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Scientists develop an environmentally-friendly method for making steel using electricity

Steel is indispensable in modern construction and manufacturing, forming the backbone of skyscrapers, cars, airplanes, bridges, and more
Steel is indispensable in modern construction and manufacturing, forming the backbone of skyscrapers, cars, airplanes, bridges, and more. (CREDIT: Creative Commons)

Steel is indispensable in modern construction and manufacturing, forming the backbone of skyscrapers, cars, airplanes, bridges, and more. However, the traditional process of steelmaking is notoriously harmful to the environment. It involves mining iron ore, reducing it in a blast furnace with coal, and refining it in an oxygen furnace, emitting significant greenhouse gases. This method is responsible for about 7-9% of global greenhouse gas emissions, making it one of the dirtiest industries.


Boston Metal, a company founded by MIT Professor Emeritus Donald Sadoway, Professor Antoine Allanore, and James Yurko PhD ’01, aims to revolutionize this process. They are using an electrochemical technique called molten oxide electrolysis (MOE), which eliminates many traditional steps and produces oxygen as its only byproduct. This innovation promises to drastically reduce the environmental impact of steel production.


 
 

Currently, Boston Metal is already using MOE to extract valuable metals from mining waste at its Brazilian subsidiary, Boston Metal do Brasil. This work not only validates their technology but also helps forge essential partnerships with mining operators. Additionally, the company has built a prototype MOE reactor in Woburn, Massachusetts, to produce green steel.


Despite its name, Boston Metal has a global vision. The company has secured over $370 million from investors across Europe, Asia, the Americas, and the Middle East. This funding is fueling their rapid expansion, aiming to transform steel production worldwide.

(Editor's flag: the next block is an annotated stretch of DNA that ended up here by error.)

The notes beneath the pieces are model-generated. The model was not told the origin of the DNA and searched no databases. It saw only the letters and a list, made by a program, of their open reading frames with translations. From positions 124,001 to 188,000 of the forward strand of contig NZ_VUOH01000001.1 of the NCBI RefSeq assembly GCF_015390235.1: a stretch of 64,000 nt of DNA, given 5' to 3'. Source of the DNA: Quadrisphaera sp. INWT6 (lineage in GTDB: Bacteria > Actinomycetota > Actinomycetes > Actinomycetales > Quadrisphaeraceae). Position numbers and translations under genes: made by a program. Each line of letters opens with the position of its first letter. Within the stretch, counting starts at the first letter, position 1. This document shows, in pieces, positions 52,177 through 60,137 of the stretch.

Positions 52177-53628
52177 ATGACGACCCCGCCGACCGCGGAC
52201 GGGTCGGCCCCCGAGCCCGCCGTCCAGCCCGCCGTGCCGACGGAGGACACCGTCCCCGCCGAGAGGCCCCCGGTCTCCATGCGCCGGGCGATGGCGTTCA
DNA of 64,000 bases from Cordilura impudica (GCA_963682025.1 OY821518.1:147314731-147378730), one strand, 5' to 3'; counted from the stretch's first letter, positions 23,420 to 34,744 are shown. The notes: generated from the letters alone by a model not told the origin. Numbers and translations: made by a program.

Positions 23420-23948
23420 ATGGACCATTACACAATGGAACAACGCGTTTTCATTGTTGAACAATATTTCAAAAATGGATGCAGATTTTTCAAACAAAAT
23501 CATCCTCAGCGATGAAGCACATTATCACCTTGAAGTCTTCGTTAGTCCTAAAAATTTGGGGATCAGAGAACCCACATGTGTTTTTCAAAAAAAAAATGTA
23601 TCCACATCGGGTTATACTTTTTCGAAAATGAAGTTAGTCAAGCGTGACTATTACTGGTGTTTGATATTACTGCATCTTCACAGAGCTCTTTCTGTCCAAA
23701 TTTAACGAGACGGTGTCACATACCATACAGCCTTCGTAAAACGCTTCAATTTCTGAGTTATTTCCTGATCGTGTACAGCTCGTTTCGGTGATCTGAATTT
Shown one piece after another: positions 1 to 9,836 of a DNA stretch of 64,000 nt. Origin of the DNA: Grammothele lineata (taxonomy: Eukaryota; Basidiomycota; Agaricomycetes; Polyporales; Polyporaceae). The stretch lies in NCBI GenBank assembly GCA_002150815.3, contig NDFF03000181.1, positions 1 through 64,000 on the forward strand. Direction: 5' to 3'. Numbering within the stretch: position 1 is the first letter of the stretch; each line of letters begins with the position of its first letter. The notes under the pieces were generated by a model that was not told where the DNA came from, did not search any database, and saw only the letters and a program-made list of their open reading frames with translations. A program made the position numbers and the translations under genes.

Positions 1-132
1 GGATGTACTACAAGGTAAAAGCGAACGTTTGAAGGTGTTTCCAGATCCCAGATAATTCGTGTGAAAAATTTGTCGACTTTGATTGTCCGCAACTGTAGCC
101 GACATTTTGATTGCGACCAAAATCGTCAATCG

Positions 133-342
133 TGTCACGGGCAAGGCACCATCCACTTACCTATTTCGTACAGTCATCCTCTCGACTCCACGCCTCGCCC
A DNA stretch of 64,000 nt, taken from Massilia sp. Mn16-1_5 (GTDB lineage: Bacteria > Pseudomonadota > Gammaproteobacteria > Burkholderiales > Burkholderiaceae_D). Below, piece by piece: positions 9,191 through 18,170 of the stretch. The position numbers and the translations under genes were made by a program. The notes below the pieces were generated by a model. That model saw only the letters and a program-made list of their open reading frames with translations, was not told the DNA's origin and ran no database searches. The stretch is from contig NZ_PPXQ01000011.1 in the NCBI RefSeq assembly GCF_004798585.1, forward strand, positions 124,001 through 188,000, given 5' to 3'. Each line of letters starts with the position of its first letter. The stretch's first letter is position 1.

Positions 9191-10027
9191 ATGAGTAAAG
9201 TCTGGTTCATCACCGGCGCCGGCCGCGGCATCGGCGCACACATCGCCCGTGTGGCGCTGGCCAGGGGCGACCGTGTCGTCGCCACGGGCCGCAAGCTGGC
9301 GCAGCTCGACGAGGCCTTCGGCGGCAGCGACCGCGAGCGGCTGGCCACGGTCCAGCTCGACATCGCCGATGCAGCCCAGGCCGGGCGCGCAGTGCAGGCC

“There’s a worldwide recognition that we need to act rapidly, and that’s going to happen through technology solutions like this that can help us move away from incumbent technologies,” says Boston Metal Chief Scientist and former MIT postdoc Guillaume Lambotte. “More and more, climate change is a part of our lives, so the pressure is on everyone to act fast.”


 
 

A Decades-Long Journey


Sadoway’s research into electrochemical processes began in the 1980s, focusing on aluminum production. His goal was to find a substitute for the consumable anode that produces carbon dioxide as a byproduct. This research led him to consider a similar electrochemical method for iron production, a precursor to steel.


In 2012, Sadoway and Allanore, then a postdoc at MIT, discovered an iron-chromium alloy that could serve as an inexpensive anode material, making the process commercially viable and environmentally friendly by producing oxygen instead of carbon dioxide. This breakthrough led them to partner with Yurko and establish Boston Metal.


 

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“All of the fundamental studies and the initial technologies came out of MIT,” Lambotte says. “We spun out of research that was patented at MIT and licensed from MIT’s Technology Licensing Office.”


Lambotte joined the team shortly after the publication of a 2013 paper in Nature that detailed the MOE platform. “That’s when it went from the lab, with a coffee cup-sized experiment to prove the fundamentals and produce a few grams, to a company that can produce hundreds of kilograms, and soon, tons of metal,” Lambotte explains.